Teenage exorcists who say Harry Potter has corrupted the world head to Britain armed with Bibles and Holy Water to tackle hotbed of occult activity

When I read that headline I thought, are these girls SERIOUS???? Really Harry potter??How can these girls be thinking fiction is real?  Well I have to say Just thinking about this gave me a giggle. So who are these girls?

They’re stunning American teens with black belts in karate, and spend their weekends battling demons.

No, it’s not the plot of Buffy the Vampire Slayer – this wholesome trio are actually professional exorcists, and have come to London with a suitcase full of Bibles and Holy Water, intent on banishing the Capital’s dark forces.

Brynne Larson, 18, and sisters Tess and Savannah Scherkenback, aged 18 and 21, are determined to rescue London’s youngsters from evil spirits, which they say they are inviting to possess them by reciting the spells in the Harry Potter books. article-2415387-1BB1C1F6000005DC-159_634x407 (1)

The threesome, from Arizona, believe the spells in J.K. Rowling’s best-selling fantasy series are real, and dangerous.

In fact, they see Britain as a hotbed of occult activity whose origins go back to pagan times.

Savannah explains: ‘It has been centuries in the making, but I believe it came to a pinnacle with the Harry Potter books.’

‘The spells you are reading about are not made up,’ adds Tess. ‘They are real and come from witchcraft.’

Inspired by their religious faith, the young women believe loose morals are a prime cause of demonic possession, and that promiscuity can transmit ‘sexually transmitted demons’ in the same way as physical infections.

British filmmaker Dan Murdoch has spent six months getting to know the trio for an upcoming documentary, Teen Exorcists, which will be shown on BBC3.

While filming, he joined them at work in the Ukraine, and afterwards in London where he captured an exorcism meeting on camera.

Guided by their trainer, Brynne’s father the Reverend Bob Larson, the women are seen apparently banishing a demon from Beth Wragg, a former Anglican chaplain, in London’s East End.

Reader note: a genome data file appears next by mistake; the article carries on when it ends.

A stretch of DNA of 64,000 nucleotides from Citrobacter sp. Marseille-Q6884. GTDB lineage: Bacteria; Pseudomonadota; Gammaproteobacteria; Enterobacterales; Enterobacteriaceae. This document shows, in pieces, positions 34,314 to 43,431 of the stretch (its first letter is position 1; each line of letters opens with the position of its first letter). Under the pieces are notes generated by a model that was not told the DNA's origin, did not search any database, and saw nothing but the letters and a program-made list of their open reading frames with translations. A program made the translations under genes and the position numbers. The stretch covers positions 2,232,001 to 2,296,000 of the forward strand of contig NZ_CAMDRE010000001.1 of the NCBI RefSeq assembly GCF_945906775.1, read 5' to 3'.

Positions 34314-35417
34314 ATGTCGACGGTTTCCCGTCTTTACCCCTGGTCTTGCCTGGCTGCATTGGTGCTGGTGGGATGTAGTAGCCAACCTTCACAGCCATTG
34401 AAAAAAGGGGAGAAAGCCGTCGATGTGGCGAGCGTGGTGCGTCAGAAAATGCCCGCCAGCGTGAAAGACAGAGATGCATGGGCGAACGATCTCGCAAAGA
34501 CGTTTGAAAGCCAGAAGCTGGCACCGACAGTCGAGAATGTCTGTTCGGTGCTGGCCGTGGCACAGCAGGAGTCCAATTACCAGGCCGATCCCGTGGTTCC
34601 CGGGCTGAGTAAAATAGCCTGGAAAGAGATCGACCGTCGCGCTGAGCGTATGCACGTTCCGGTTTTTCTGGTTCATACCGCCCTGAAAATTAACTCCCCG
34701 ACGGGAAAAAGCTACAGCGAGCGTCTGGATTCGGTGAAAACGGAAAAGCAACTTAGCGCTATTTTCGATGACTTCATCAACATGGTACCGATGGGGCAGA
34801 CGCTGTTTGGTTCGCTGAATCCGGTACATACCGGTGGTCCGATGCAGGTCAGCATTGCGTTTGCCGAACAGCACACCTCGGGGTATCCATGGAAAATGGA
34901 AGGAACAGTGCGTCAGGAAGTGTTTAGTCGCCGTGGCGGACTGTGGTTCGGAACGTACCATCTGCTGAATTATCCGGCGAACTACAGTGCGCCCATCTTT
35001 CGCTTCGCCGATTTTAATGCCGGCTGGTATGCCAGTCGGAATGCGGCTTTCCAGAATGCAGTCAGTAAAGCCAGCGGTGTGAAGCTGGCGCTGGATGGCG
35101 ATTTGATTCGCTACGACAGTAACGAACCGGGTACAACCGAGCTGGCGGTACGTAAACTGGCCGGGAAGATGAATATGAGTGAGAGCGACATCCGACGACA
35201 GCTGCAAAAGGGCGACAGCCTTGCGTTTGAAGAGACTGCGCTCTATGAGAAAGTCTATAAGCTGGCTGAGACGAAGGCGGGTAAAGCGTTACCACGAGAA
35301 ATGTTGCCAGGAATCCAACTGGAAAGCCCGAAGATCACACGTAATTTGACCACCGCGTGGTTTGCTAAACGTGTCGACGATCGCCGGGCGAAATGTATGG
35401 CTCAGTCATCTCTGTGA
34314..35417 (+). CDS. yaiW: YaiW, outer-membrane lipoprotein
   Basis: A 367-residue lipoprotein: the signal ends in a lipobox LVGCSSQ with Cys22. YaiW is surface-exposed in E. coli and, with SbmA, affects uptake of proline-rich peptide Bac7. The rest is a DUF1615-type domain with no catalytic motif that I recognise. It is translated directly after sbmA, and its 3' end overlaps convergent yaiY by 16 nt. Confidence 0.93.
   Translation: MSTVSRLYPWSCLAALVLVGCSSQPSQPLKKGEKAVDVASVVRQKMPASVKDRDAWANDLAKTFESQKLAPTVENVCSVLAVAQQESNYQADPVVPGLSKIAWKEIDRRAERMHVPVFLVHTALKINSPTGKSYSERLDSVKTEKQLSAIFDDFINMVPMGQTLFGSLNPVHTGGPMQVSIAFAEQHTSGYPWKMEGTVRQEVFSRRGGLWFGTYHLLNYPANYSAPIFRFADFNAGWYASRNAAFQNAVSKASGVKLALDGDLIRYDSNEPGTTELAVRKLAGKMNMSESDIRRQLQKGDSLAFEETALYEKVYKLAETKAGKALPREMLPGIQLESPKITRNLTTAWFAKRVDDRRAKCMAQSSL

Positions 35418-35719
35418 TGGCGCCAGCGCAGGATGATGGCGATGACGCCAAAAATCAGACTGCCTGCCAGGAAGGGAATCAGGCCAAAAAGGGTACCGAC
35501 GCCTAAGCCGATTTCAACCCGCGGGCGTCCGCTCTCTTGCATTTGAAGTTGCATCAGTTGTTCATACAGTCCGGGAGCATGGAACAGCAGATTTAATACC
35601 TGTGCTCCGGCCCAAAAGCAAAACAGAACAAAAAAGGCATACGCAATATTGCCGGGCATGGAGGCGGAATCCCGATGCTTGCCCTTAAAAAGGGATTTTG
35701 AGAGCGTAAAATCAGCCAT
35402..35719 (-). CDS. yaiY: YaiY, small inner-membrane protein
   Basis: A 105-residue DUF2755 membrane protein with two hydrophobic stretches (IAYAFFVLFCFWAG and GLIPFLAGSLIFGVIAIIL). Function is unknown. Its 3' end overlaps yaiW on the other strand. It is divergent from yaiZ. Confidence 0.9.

Though Bob says he is guided by God and has cast out more than 15,000 demons, sceptics claim he is preying on the vulnerable in a bid to sell his books, DVDs and ‘crosses of deliverance’ – a tool of the trade.

There’s also the question of donations. While attendance at the exorcism meetings is free, the cleric requests a £200 contribution for private sessions.

Reverend Bob compares his work to medical treatment, and told the Sunday Express: ‘People pay thousands to go to drug rehab or for a psychiatrist but there is this idea that spirituality should be free. It is not uncommon for a pastor in America to make up to a million dollars a year. I can assure you we are nowhere near that.’

Though she believes her role as an exorcist is a divine calling, Bob’s daughter Brynne has decided to return to the States to study for a degree at Liberty University in Virginia. Ultimately, she hopes to work in international business.

Discussing his documentary, Dan Murdoch admits he has doubts about the team’s demon-smiting mission.

‘I don’t believe in exorcisms after doing the documentary but I do believe in the power of belief after what I’ve seen,’ he says.
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5 thoughts on “Teenage exorcists who say Harry Potter has corrupted the world head to Britain armed with Bibles and Holy Water to tackle hotbed of occult activity

    • Its totally a money making thing. I bet they even got paid to do the Doco. At First I thought Scam, but then I thought With the US economy the way it is quite enterprising. If people think it works and pay 200 pounds Eh let them have at it LOL!!!

    • When I showed this story to one of my nephews his comment was, “What have they been smoking” I am inclined to ask the same thing. There are NO actual spells in those movies whatsoever. These girls have found a way to make money, I dare say their father had a lot to do with it. I too thought about slapping them stupid, but then realised they already were stupid.

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